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The second edition of this work was printed during the same year, with the author's name; the title is changed to “Tractarianism as described in prophecy. A word to the wise on the Oxford crisis.”
OXONIAN (the) in town: a comedy in two acts. As it is performed at the Theatre-Royal in Covent-Garden. [By George ColMAN, the elder.] 1769. Octavo. [Biog, Dram. Mon. Rev., xli. 395.]
OXONIANA. [By Rev. John WALKER,
OXONIANS (the); a glance at society.
PAIR (a) of spectacles for short-sighted politicians; or, a candid answer to a late extraordinary pamphlet, entitled, “An honest man's reasons for declining to take any part in the new administration.” [By Sir Grey COOPER.] London : 1765. Octavo. [Almon's Biog. Anec., i. 93. Mom. Å'ev., xxxiii. 237.] “Attributed to Burke.” [Cat. Lond. Inst., ii. 13.]
PAIRE (a) of cristall spectacles with which any man may see plainly at a miles distance into the councells of the army and take a full view of the grounds of all their designes. Published for the satisfaction of al those who will drink his majesties health, but chiefly made for the city of London. By a member of the House of Commons. [T. Scott?]
[London:] 1648. Quarto. [W., Brit. Mus.]
PAIRE (a) of spectacles for Sir Humfrey Linde to see his way withall. Or an answeare to his booke called, Via tuta, a safe way: wherein the booke is shewed to be a labyrinthe of error, and the author a blind guide. By I. R. [Robert JENISON, S.J.] Permissu Superiorum. [Rouen :) 1631. Octavo. Pp. 37. b. t. 530." [Bodl.]
PAIRE (a) of tvrtle doves, or, the tragicall history of Bellora and Fidelio. Seconded with the tragicall end of Agamio, wherein (besides other matters pleasing to the reader) by way of dispute between a knight and a lady, is described this never before debated question To wit: whether man to woman, or woman to man offer the greater temptations and allurements unto vnbridled lust, and consequently whether man or woman in that vnlawfull act, be the greater offender. A historic pleasant, delightfull and witty, fit of all to be perused for their better instruction, but especiall of youth to be regarded, to bridle their follies. [By Robert GREENE.]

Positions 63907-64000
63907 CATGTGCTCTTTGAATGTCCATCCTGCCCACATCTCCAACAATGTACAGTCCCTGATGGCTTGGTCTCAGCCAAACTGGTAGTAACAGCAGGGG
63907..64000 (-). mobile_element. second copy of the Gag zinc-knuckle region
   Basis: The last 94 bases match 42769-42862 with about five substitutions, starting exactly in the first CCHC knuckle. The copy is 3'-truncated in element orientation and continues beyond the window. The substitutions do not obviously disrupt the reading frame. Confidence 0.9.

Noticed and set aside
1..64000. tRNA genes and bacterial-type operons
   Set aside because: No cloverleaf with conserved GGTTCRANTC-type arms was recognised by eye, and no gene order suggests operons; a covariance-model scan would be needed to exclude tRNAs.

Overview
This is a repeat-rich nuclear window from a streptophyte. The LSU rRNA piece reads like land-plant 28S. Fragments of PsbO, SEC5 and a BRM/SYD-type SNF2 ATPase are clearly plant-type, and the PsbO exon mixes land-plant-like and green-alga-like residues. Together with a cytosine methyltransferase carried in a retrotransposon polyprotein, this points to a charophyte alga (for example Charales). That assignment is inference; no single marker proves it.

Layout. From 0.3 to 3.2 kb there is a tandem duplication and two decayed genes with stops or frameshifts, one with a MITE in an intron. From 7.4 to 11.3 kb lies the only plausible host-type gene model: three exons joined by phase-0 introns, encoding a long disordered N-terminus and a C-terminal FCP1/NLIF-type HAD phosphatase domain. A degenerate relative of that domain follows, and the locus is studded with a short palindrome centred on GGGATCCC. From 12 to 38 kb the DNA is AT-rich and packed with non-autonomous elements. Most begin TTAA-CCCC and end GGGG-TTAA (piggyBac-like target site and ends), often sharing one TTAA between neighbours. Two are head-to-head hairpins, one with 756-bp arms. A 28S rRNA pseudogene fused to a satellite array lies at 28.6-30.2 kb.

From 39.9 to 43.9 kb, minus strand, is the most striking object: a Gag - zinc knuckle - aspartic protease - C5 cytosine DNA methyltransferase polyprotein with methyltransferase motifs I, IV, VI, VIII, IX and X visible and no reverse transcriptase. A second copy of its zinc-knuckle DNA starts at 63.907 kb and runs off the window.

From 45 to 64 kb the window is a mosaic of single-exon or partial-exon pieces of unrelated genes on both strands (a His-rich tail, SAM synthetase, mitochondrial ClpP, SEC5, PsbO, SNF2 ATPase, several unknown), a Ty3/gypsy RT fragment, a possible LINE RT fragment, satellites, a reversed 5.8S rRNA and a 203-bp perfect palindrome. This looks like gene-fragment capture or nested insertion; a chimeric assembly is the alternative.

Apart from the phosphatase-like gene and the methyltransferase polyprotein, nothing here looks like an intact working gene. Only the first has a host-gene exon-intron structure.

PAMELA ; or, virtue rewarded. In a series of familiar letters from a beautiful young damsel, to her parents. Published, in order to cultivate the principles of virtue and religion in the minds of the youth of both sexes. A narrative which has its foundation in truth ; and at the same time that it agreeably entertains, by a variety of curious and affecting incidents, is entirely divested of all those images which in too many pieces calculated for amusement only, tend to inflame the minds they should instruct. [By Samuel RICHARDSON.] In four volumes. The eighth edition. To which are prefixed, extracts from several curious letters written to the editor on the subject.